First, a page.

There’s no doubt about it: 2020 has been a roller coaster of a year so far. And when so many things seem to go wrong, it can be hard to find any good in the situation at all (unless you secretly love staying home 24/7—we don’t blame you for that). But if there’s one thing this year has been really good for, it’s highlighting just how crucial it is for students to learn how to manage money wisely so they can plan for the future.
Here are three huge money lessons we can all learn from a crisis—which we’re encouraging teachers like you to teach your students so they’ll be prepared for anything that comes their way!
Lesson 1: Have an emergency fund.
Just like your grandma has (probably) always said, it’s better to be overprepared than underprepared. That’s the whole reason for the emergency fund—something in life is always going to go wrong, whether it’s a sick pet, a broken A/C unit or a global pandemic. Since it’s no use avoiding that fact, it’s better to just be ready in advance.
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If you’re familiar with Ramsey’s 7 Baby Steps, you already know that the first Baby Step is to save $1,000 in a starter emergency fund. (And if you aren’t familiar with the plan, it’s not too late. Now’s the perfect time to learn!) A thousand dollars might not sound like much for an emergency, but it’s enough to keep your head above water if something were to happen while you’re paying off debt and building up a fully funded emergency fund of three to six months’ worth of expenses (Baby Steps 2 and 3).
For students, we recommend a $500 emergency fund. As young adults are starting to earn money and pay for more of their own expenses, they’re likely to run into some challenges like a flat tire or cracked phone screen that they’ll need to pay for out of their own pocket. But they’re not completely financially independent yet, so $500 usually does the trick. The Foundations in Personal Finance curriculum outlines the Five Foundations (a modified version of the Baby Steps) and gives plenty of practical ways students can knock out the First Foundation by saving up $500 as fast as possible!
Lesson 2: Stay out of debt.
Nobody wants to be in debt in the middle of a crisis—and sadly, millions of Americans experienced that recently. But you can help your students make sure that will never happen to them! That’s why it’s so important to build a strong financial foundation by becoming debt-free and staying that way. When you have a firm foundation, the storms of life can come and you’re still able to stand your ground.
Plus, crisis or no crisis, young people are constantly bombarded with harmful messages about how you need to use debt in order to get what you want in life. They hear lies like “it’s no big deal to have a car payment” or “it’s chill to pay for your phone in installments” pretty much every day from advertising, friends and sometimes even family members they trust. They need to hear the truth: Debt will only weigh them down.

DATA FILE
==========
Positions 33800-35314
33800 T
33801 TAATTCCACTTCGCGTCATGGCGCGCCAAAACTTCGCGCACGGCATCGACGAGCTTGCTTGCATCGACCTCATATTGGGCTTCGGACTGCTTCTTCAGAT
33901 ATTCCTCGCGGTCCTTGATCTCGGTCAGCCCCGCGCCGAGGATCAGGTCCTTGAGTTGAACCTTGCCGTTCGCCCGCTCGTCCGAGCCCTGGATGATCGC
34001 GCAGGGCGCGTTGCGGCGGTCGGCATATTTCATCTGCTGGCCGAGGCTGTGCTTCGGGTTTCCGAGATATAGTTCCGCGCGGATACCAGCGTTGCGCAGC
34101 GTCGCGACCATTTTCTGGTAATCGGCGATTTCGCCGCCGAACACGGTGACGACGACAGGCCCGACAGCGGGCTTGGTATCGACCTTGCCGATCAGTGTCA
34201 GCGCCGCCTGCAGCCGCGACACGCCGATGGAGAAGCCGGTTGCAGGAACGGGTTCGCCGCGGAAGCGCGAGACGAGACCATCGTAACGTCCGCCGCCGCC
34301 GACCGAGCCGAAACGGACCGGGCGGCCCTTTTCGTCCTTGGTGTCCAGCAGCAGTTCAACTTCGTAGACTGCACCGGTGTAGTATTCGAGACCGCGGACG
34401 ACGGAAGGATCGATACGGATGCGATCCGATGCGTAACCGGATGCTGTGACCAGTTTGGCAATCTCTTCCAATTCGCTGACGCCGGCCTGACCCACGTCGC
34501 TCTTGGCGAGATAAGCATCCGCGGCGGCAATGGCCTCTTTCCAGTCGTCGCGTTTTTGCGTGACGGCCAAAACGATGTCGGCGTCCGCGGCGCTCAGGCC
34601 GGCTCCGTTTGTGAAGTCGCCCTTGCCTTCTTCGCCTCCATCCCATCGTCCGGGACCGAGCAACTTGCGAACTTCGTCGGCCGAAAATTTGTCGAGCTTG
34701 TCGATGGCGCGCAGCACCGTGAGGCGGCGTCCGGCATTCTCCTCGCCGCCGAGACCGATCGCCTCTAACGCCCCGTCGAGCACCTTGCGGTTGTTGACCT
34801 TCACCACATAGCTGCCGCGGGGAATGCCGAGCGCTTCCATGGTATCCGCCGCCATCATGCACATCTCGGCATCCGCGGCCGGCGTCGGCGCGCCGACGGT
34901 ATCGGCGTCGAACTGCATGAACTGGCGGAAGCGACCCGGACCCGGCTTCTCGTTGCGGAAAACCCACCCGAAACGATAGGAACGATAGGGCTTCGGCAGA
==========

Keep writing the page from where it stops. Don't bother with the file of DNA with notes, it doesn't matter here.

It’s especially important for students to learn to stay out of debt now, because soon they’re going to have some big decisions to make about whether or not they’ll be going to college. And you know what that means: They’re going to hear the same old story about how they can’t get an education without student loans. But as their teacher, you can be the one to help them understand that a debt-free education is possible so they never have to know the pain and frustration of trying to pay off thousands of dollars in loans. Our Foundations curriculum has an entire chapter dedicated to debunking the lies about student loans and showing students how to cash flow their college education—and stay out of debt for good.
Lesson 3: Invest for the future.
Investing is one of the easiest ways to make your money work for you. Thanks to the magic of compound interest, you can save for retirement even in your sleep! And it’s been proven time and time again that the earlier you start, the more wealth you’ll build to enjoy later in life—and the more financial security you’ll have if and when things get rough. That’s why it’s so important for students to learn this early on.
Another thing that will create more security is diversifying your investment portfolio (aka spreading out your money into multiple different types of investments). This means less risk and more opportunity for that money to grow! These terms might sound a little complex for students, but both the middle school and high school editions of the Foundations curriculum break down these concepts in a way that’s easy to understand. After all, the sooner they can latch onto the idea of building wealth for their future selves and future families, the better.
No one can predict when a crisis is coming, and that’s why we can’t wait a minute longer to teach the young people of America how to handle money. They need to learn now so they never have to go through the tough financial times that the adults in their lives have experienced. And you can be the one to empower them and give them hope by starting the money conversation! For more info on how you can equip them with the financial confidence they need, check out Foundations in Personal Finance, available in digital or print for whatever fits your classroom best!